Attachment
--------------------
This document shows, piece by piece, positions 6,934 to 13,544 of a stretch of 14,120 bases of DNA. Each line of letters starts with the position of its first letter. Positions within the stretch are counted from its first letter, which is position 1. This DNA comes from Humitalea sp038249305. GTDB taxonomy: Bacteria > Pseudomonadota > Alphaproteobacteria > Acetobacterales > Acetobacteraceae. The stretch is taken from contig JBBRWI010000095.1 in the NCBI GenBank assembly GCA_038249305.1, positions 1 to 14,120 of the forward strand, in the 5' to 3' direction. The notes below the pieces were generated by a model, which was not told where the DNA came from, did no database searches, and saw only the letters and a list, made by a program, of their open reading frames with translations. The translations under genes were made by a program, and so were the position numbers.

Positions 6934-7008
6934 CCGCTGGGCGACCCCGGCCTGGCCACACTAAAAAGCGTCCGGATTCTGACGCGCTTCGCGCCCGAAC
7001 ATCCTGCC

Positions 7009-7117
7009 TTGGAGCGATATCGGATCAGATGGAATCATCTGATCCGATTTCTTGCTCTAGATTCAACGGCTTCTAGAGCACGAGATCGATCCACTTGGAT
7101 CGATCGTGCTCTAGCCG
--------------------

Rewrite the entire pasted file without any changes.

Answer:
This document shows, piece by piece, positions 6,934 to 13,544 of a stretch of 14,120 bases of DNA. Each line of letters starts with the position of its first letter. Positions within the stretch are counted from its first letter, which is position 1. This DNA comes from Humitalea sp038249305. GTDB taxonomy: Bacteria > Pseudomonadota > Alphaproteobacteria > Acetobacterales > Acetobacteraceae. The stretch is taken from contig JBBRWI010000095.1 in the NCBI GenBank assembly GCA_038249305.1, positions 1 to 14,120 of the forward strand, in the 5' to 3' direction. The notes below the pieces were generated by a model, which was not told where the DNA came from, did no database searches, and saw only the letters and a list, made by a program, of their open reading frames with translations. The translations under genes were made by a program, and so were the position numbers.

Positions 6934-7008
6934 CCGCTGGGCGACCCCGGCCTGGCCACACTAAAAAGCGTCCGGATTCTGACGCGCTTCGCGCCCGAAC
7001 ATCCTGCC

Positions 7009-7117
7009 TTGGAGCGATATCGGATCAGATGGAATCATCTGATCCGATTTCTTGCTCTAGATTCAACGGCTTCTAGAGCACGAGATCGATCCACTTGGAT
7101 CGATCGTGCTCTAGCCG